Capriccio espagnol, Op. 34; Russian Easter Festival Overture, Op. 36; Scheherazade, Op. 35
Oslo Philharmonic Orchestra/Vasily Petrenko
Lawo LWC1198 74:57 min
Here is an attractive modern recording of Rimsky-Korsakov’s three most popular orchestral works. A wonderfully exuberant and sunny Capriccio Espagnol, followed in total contrast by the Russian Easter Festival Overture, more pagan than Christian with its magically scored episodes and hypnotic repetitions.
Vasily Petrenko and the Oslo Philharmonic Orchestra offer a polished and mostly straightforward account of the symphonic suite Scheherazade, with the violin solos representing the heroine attractively played by the orchestra’s leader, Elise Båtnes. Although producer Andrew Walton’s realistic concert hall balance results in some details of Rimsky’s richly textured score being obscured, the sound is as lovely as the composer surely intended.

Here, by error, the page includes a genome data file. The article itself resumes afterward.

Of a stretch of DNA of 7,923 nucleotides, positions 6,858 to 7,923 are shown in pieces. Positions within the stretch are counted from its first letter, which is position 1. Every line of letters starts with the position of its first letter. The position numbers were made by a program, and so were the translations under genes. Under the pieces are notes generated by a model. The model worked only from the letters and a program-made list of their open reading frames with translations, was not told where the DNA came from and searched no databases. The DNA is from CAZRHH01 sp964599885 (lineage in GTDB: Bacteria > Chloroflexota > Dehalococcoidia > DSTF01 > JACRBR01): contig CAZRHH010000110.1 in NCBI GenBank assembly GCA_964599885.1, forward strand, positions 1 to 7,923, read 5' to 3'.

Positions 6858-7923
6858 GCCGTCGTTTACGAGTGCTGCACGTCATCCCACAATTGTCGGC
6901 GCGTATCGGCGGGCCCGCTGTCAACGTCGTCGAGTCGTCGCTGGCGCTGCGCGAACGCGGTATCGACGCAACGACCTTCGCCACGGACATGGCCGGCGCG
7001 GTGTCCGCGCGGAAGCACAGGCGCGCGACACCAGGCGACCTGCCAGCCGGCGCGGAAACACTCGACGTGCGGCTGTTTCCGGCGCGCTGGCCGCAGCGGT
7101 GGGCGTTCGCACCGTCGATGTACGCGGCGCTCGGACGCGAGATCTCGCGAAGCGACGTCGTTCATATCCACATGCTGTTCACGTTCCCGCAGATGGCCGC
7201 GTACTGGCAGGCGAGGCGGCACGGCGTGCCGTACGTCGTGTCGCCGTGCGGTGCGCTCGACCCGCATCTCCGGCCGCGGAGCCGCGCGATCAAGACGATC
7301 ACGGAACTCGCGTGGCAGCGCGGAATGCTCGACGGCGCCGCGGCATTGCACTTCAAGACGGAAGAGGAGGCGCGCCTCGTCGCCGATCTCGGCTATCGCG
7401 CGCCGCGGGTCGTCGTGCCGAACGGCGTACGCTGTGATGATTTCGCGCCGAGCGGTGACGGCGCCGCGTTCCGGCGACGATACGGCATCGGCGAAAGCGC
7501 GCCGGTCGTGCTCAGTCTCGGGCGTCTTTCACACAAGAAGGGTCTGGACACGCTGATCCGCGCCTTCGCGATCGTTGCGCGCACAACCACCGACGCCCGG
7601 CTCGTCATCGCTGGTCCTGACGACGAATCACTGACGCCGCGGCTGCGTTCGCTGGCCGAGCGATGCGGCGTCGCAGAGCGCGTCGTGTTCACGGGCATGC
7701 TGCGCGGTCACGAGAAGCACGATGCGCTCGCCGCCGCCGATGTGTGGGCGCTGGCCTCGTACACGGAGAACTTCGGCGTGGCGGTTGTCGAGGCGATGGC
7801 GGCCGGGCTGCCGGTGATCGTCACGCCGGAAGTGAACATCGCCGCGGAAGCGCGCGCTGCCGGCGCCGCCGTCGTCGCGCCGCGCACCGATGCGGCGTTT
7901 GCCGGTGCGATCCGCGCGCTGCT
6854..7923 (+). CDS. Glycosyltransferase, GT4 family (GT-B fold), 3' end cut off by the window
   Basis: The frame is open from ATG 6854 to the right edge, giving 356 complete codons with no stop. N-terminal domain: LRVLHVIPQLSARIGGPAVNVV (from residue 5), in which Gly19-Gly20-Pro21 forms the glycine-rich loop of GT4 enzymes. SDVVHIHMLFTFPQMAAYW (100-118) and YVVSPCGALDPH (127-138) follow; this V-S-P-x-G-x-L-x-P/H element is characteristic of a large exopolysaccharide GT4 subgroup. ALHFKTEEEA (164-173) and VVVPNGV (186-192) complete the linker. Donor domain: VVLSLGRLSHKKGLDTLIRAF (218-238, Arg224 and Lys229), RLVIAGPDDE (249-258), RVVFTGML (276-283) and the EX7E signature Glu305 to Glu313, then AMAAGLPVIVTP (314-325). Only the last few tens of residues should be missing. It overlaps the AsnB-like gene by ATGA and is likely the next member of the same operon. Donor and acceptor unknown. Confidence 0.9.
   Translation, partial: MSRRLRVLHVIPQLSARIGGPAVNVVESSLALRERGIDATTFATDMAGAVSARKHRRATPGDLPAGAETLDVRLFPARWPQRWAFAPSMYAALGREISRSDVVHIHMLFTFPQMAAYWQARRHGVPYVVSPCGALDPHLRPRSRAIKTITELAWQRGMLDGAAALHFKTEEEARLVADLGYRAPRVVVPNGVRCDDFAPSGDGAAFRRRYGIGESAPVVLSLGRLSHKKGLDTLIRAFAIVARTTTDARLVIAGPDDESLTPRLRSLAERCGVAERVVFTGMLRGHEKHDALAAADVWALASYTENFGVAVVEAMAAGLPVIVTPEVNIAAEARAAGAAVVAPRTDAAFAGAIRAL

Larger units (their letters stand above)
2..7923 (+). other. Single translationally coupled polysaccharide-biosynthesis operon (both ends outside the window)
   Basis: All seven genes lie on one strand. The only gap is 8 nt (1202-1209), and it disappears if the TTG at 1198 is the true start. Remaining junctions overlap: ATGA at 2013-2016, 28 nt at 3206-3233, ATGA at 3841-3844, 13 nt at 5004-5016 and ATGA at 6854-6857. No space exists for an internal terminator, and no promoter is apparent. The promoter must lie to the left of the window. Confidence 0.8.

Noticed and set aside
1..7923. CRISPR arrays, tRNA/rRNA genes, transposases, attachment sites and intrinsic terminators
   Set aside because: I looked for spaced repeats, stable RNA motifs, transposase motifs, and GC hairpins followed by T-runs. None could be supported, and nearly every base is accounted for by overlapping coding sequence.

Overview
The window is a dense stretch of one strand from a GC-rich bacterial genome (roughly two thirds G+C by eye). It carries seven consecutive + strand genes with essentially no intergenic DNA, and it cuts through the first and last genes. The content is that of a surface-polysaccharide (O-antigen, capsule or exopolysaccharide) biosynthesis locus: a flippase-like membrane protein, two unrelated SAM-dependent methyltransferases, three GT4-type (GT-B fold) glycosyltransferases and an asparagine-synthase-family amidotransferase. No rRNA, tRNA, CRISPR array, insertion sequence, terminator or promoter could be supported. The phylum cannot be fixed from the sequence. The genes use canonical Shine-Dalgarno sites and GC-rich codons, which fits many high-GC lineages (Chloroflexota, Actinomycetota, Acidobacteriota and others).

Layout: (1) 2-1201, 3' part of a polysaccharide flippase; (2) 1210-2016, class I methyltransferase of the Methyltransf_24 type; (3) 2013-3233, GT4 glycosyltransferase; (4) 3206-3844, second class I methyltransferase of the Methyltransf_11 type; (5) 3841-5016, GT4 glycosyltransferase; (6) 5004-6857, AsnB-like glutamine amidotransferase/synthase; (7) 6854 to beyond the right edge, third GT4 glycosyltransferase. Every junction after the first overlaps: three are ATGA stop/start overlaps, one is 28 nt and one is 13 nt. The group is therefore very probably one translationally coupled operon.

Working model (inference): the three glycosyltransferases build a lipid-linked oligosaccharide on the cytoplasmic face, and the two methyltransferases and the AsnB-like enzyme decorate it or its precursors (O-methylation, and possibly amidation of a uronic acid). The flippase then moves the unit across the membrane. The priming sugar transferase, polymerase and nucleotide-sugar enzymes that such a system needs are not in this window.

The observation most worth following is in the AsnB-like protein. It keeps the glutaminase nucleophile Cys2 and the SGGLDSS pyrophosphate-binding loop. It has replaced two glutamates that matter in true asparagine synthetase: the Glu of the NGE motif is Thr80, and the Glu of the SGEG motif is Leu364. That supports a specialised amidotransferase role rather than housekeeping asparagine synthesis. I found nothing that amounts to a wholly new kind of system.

My only real disappointment is the third movement, ‘The Young Prince and the Young Princess’. It starts well, Petrenko’s flowing tempo and unsentimental interpretation allowing the melody’s tender expressiveness to tell. But towards the end, at the instruction Pochissimo più animato (‘a little more lively’), Petrenko does not simply go faster but continues to accelerate as if impatient to finish. This is surely against the music’s character: with its beguiling variation of the earlier procession and its sighing phrases, its poignancy lies in the sense that, even as time presses on, the lovers long for their moment together to linger if not stand still. Hence the would-be closing phrase heard no less than four times, two of them after the significant instruction Poco rit (‘more slowly’). As it is, Petrenko insensitively charges up to that instruction, then suddenly slows down. A pity, because otherwise this is a lovely album.